Marx, K. Kapital, vol. 1. In K. Marx and F. Engels, Soch., 2nd ed., vol. 23, chs.5, 14.
Marx, K. “Teorii pribavochnoi stoimosti” (vol. 4 of Kapital). Ibid., vol. 26.
Agabab’ian, E. M. Ekonomicheskii analiz sfery uslug. Moscow, 1968.
Medvedev, V. A. Obshcheslvennoe vosproizvodstvo i sfera uslug. Moscow, 1968.
Solodkov, M. V., and R. N. Samar. Metodologiia issledovaniia proizvoditel’nogo i neproizvoditel’nogo truda pri sotsializme. Moscow, 1969.
Kozak, V. E. Proizvoditel’nyi i neproizvoditel’nyi trud. Kiev, 1971.
Marksistsko-leninskaia teoriia stoimosti. Moscow, 1971.
Solodkov, M. V., T. D. Poliakova, and L. N. Ovsiannikov. Teoreticheskie problemy uslug i neproizvodstvennoi sfery pri sotsializme. Moscow, 1972.
Solodkov, M. V., and L. S. Krylov. Metodologiia issledovaniia proizvoditel’nogo truda pri kapitalizme. Moscow, 1974.

M. V. SOLODKOV

References in periodicals archive ?
As a result, we experienced production inefficiencies at both business units with a larger and currently less productive labor force.
In the final analysis, the measure is also pro-business as it will create a more motivated and productive labor force," Hontiveros explained.
This literary study analyzes representations of unmarried sisters in 19th-century British literature, looking at the unmarried adult sister in the 19th-century English household as a figure of legal and economic autonomy representing productive labor in the domestic space.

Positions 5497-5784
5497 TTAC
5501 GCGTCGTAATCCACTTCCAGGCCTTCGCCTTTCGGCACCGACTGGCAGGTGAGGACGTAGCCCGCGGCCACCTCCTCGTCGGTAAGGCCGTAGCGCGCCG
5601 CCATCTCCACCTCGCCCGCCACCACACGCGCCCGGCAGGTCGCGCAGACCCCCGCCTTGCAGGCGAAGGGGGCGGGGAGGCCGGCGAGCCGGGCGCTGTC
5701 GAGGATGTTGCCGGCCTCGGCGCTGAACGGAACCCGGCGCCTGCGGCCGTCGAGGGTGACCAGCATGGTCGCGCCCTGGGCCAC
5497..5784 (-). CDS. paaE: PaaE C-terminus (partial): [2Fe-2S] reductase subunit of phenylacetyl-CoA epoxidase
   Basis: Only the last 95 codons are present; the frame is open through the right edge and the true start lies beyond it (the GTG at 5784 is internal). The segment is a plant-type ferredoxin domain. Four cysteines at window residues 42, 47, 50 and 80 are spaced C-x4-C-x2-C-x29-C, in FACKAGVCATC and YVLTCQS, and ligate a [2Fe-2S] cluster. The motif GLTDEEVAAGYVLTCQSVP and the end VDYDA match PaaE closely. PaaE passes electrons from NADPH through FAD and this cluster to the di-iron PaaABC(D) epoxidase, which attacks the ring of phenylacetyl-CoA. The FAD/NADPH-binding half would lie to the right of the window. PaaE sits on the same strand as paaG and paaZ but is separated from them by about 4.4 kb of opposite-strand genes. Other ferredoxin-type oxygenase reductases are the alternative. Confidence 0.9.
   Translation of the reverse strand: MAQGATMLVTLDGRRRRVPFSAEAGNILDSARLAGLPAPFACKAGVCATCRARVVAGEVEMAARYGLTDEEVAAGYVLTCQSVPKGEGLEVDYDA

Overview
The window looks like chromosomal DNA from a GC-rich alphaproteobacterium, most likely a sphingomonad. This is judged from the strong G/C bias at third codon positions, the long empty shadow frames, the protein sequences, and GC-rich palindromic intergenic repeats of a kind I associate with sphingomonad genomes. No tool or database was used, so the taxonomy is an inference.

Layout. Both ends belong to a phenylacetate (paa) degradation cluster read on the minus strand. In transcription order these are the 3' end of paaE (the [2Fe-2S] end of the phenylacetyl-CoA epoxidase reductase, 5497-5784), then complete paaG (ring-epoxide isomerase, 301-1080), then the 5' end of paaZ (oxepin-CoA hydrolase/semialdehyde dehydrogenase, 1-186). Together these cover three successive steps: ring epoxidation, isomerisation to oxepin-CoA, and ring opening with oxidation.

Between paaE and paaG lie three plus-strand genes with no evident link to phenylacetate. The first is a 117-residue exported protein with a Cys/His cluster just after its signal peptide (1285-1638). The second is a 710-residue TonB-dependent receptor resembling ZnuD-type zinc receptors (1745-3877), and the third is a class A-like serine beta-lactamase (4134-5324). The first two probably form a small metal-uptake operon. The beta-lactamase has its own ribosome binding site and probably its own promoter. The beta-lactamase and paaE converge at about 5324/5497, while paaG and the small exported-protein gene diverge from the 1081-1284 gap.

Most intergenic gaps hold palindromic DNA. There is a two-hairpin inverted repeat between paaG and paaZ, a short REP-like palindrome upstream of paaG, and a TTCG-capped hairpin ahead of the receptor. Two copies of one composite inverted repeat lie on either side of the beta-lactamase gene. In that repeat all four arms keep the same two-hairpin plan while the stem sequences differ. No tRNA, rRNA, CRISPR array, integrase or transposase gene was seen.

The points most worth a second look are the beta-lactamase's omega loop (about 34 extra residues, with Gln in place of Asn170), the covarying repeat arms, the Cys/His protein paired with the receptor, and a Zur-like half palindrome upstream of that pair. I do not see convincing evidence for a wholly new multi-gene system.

'It is a desperate attempt to discredit a potential law that would oblige employers, such as Ecop's members, to recognize the importance of women's social function in the reproduction of the human race, alongside the protection of their rights as part of productive labor, which the expanded maternity leave bill seeks to uphold,' Salvador said.
World leaders emphasize the need for productive labor force and technology to constantly improve the quality of life for an increasing population.
The question is not less or more foreign labor, but less or more productive labor."
Empowering women and girls will therefore create the conditions for a more productive labor force and smaller, healthier families, improving living conditions especially in rural areas.
While we're seeing greater degrees of automation and robotics, ensuring a productive labor force is still at the top of supply chain responsibilities.
(30) Thus, women's sex work, paid and unpaid, "can be reframed as a specific form of reproductive labor, parallel to and intrinsically linked to productive labor and military labor, which empire as a political entity relies on for its expansion and reproduction both physically and discursively." (31) As such, Moon's essay sheds light on the extent to which the reproductive labour of empire was not only constructive, as Donoghue and Jennings have stressed in Building the Atlantic Empires, but also affective, performed in carnal ways in the shadow of forts and bases.
Using such a modern method would contribute in bringing more of qualified and productive labor to the Kuwaiti market, said Al-Sabeeh.
Then, when the individual or crew shows up and isn't close to being matched with the job, we use them for what we can and cost the company dollars in less than productive labor cost.
In his view, an economy should not only provide enough material sustenance to preserve the population, it should provide the necessary backdrops for human flourishing: reasonable security, national defense, and a just reward for productive labor. It should not reward slavery or sloth, weaken social bonds, or pit one class against another.

Full browser ?